rendering of 4th and D Street, SW courtesy Museum of the Bible and SMITHGROUPJJR

From a press release:

Museum of the Bible has inked a major new long-term alliance with the Israel Antiquities Authority to display a selection from the two million ancient artifacts in Israel’s National Treasures in a dedicated top-floor gallery, set to open with the rest of the Museum of the Bible in the fall of 2017. Through this multi-year agreement, archeological objects from the Israel Antiquities Authority, the government mandated organization in charge of all matters of archaeology in Israel, will be exhibited at the Museum of the Bible. Because the Israel Antiquities Authority currently has 39 active archeological digs around Israel, some of the artifacts that might be displayed in Museum of the Bible may not even have been discovered yet. Museum of the Bible is also dedicated to the excavation of archaeological sites in Israel and is currently beginning an archeological dig at Tel-Shimron, one of the largest and most historically significant sites in Israel. (more…)

Photo by PoPville flickr user Beau Finley

From the Hirshhorn:

“The Smithsonian’s Hirshhorn Museum and Sculpture Garden is offering Happy Hour at the Hirshhorn, in collaboration with “SMITHSONIAN at 8,” every Monday, Aug. 10–Sept. 14, 5 p.m.–8:30 p.m. Galleries will be open late, so visitors can view exhibitions such as “Shirin Neshat: Facing History” and “At the Hub of Things: New Views of the Collection.” Admission is free, and there is a cash bar, operated by Tortoise and Hare Bar and Grille. Last call to enter the galleries and to order drinks is 8 p.m.”

courtesy Newseum

To end the day with some bittersweet news:

“Today, the Newseum announced it will acquire the set of “The Daily Show with Jon Stewart” following Stewart’s final appearance as host of the late-night television program on Thursday, Aug. 6. The donation, which will become part of the Newseum’s collection for future display, comes as Stewart signs off after 16 years hosting the popular show, which often blurred the lines between news, satire and comedy.

Stewart began hosting the show in 1999 and quickly generated a loyal following among a new generation of news consumers who identified with his sharp-witted humor. Quick to poke fun at politicians, newsmakers and authors, Stewart also made the news media a frequent target of his barbs.”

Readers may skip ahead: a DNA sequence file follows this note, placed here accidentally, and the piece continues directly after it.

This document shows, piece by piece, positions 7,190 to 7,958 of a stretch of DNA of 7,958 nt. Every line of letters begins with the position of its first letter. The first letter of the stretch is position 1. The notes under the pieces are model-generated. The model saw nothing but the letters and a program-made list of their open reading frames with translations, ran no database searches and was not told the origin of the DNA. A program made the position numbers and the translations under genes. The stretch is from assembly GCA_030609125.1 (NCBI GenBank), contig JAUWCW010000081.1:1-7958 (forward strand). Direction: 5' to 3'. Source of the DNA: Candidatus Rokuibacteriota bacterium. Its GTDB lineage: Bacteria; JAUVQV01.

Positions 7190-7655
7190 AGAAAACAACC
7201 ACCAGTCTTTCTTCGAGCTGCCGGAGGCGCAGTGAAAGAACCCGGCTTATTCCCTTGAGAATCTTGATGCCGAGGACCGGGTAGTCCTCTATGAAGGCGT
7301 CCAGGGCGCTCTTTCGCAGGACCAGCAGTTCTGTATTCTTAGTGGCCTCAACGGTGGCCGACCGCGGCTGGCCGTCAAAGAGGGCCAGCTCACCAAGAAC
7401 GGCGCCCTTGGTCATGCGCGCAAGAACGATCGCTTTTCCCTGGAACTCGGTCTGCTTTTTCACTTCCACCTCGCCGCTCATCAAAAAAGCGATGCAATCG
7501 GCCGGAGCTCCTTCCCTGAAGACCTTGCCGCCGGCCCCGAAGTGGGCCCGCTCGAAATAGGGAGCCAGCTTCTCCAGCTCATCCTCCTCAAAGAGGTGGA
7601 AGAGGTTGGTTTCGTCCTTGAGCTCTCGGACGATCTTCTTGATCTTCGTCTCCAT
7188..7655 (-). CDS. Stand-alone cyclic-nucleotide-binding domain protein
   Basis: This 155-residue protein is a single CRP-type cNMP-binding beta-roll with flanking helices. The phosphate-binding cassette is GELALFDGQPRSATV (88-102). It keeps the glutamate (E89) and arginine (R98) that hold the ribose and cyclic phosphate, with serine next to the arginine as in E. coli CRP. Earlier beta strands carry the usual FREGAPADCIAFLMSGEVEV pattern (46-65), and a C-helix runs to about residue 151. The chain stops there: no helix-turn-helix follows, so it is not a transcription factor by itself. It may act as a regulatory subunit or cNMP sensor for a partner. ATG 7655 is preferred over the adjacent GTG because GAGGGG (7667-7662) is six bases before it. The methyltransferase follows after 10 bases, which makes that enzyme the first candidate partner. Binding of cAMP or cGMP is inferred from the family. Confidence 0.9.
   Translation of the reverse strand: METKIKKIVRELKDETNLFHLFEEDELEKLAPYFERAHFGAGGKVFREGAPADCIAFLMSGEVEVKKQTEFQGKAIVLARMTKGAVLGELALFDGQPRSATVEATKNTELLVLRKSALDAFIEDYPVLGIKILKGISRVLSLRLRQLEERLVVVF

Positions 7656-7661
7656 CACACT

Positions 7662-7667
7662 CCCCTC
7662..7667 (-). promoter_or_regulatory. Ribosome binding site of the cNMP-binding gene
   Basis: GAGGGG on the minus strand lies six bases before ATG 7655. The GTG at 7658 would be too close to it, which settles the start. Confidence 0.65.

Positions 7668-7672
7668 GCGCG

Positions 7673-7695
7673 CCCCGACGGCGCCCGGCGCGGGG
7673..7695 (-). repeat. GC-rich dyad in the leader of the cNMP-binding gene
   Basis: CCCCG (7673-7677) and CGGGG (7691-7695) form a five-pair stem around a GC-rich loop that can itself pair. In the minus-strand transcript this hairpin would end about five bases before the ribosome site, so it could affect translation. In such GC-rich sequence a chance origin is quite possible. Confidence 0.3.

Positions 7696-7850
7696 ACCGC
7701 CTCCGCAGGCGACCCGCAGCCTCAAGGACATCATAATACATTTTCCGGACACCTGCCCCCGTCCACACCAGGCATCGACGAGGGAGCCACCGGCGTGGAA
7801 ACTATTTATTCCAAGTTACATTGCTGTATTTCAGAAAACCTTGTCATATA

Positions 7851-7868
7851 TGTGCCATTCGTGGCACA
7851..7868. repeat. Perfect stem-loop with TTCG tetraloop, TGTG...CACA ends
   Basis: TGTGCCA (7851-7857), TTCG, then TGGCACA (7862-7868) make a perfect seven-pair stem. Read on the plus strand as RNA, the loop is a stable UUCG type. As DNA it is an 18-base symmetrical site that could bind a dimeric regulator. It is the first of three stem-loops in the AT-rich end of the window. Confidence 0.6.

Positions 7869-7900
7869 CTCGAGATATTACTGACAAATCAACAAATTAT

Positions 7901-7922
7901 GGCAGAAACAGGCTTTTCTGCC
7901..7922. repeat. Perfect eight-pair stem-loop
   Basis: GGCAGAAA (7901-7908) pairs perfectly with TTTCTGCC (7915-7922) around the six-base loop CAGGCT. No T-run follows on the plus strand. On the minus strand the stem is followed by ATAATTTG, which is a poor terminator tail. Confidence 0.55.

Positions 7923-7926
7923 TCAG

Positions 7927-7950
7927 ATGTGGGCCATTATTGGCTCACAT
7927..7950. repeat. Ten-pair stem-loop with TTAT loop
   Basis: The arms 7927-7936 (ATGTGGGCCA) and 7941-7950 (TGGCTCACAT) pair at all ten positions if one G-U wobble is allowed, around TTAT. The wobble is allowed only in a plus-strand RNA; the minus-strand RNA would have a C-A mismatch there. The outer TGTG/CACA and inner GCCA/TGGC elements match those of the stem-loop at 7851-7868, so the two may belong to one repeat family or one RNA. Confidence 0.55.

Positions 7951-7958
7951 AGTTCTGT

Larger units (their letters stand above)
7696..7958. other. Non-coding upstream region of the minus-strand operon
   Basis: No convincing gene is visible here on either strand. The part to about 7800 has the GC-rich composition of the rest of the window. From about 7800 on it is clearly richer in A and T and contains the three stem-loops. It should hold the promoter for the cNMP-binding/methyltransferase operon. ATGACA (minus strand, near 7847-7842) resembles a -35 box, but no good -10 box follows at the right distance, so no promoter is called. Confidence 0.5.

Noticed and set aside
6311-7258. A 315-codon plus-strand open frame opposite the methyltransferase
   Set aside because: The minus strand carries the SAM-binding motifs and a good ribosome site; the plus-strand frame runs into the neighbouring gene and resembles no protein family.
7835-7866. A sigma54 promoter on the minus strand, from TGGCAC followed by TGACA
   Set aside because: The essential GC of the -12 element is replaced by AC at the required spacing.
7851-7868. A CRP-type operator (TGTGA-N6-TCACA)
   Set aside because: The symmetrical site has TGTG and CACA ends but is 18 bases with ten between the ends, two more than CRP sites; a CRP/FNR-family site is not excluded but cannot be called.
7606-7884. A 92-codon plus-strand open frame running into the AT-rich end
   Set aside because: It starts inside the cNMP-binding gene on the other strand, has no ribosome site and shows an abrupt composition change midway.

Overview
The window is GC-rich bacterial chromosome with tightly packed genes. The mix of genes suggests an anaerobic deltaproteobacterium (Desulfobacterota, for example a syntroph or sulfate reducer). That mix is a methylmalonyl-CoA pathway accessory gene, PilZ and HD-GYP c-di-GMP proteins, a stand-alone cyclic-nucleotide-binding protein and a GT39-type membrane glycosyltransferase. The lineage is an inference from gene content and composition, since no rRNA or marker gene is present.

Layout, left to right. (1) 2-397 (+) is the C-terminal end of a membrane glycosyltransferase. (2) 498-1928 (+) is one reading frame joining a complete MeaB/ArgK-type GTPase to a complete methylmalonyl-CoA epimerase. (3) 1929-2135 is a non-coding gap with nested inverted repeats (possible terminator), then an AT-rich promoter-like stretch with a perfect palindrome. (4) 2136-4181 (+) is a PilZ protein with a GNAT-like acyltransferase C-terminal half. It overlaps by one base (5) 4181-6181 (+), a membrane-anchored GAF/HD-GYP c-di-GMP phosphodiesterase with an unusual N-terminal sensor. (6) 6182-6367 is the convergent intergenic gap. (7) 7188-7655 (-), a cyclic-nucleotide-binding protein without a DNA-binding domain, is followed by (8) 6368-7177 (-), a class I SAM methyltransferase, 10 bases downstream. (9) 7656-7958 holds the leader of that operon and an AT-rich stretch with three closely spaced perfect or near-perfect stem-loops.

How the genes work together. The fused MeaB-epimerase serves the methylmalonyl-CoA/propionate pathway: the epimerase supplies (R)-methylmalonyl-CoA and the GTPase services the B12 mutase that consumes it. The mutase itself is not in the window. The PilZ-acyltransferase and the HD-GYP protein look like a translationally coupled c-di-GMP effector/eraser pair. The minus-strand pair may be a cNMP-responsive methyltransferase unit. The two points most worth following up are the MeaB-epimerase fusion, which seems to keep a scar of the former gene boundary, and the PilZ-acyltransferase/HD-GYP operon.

Courtesy “The Daily Show with Jon Stewart”

Photo via Smithsonian’s National Air and Space Museum

From a press release:

“A film by Mark Krenzien; narrated by Star Trek’s Patrick Stewart

JOURNEY TO SPACE 3D opens Friday, March 6 at the Lockheed Martin IMAX Theater

NASA’s next era will be its greatest yet. That is the clear “roadmap” painted by Journey To Space. The film absolutely annihilates the perception that the space program died with the end of the Space Shuttle Program by showcasing the exciting plans NASA and the space community are working on, and the challenges they must overcome to carry out audacious missions such as landing astronauts on Mars and capturing asteroids. The film puts into historical context the magnificent contributions made by the Space Shuttle program and its intrepid space pioneers. It uses the most spectacular space footage – including unique views of Earth and operations in space.

By using extensive interviews with astronauts Chris Ferguson (Commander of the final shuttle mission) and Serena Aunon (a new astronaut chosen for future flights), Journey To Space gives a sweeping overview of past space accomplishments, current activities and future plans.

Journey To Space puts into historical context the magnificent contributions made by the Space Shuttle program and its intrepid space pioneers. It uses the most spectacular space footage – including unique views of Earth and operations in space – such as deploying and repairing the Hubble Space Telescope. The International Space Station will continue operating in space until 2024, and the film shows how it is building a foundation for the next giant leaps into space.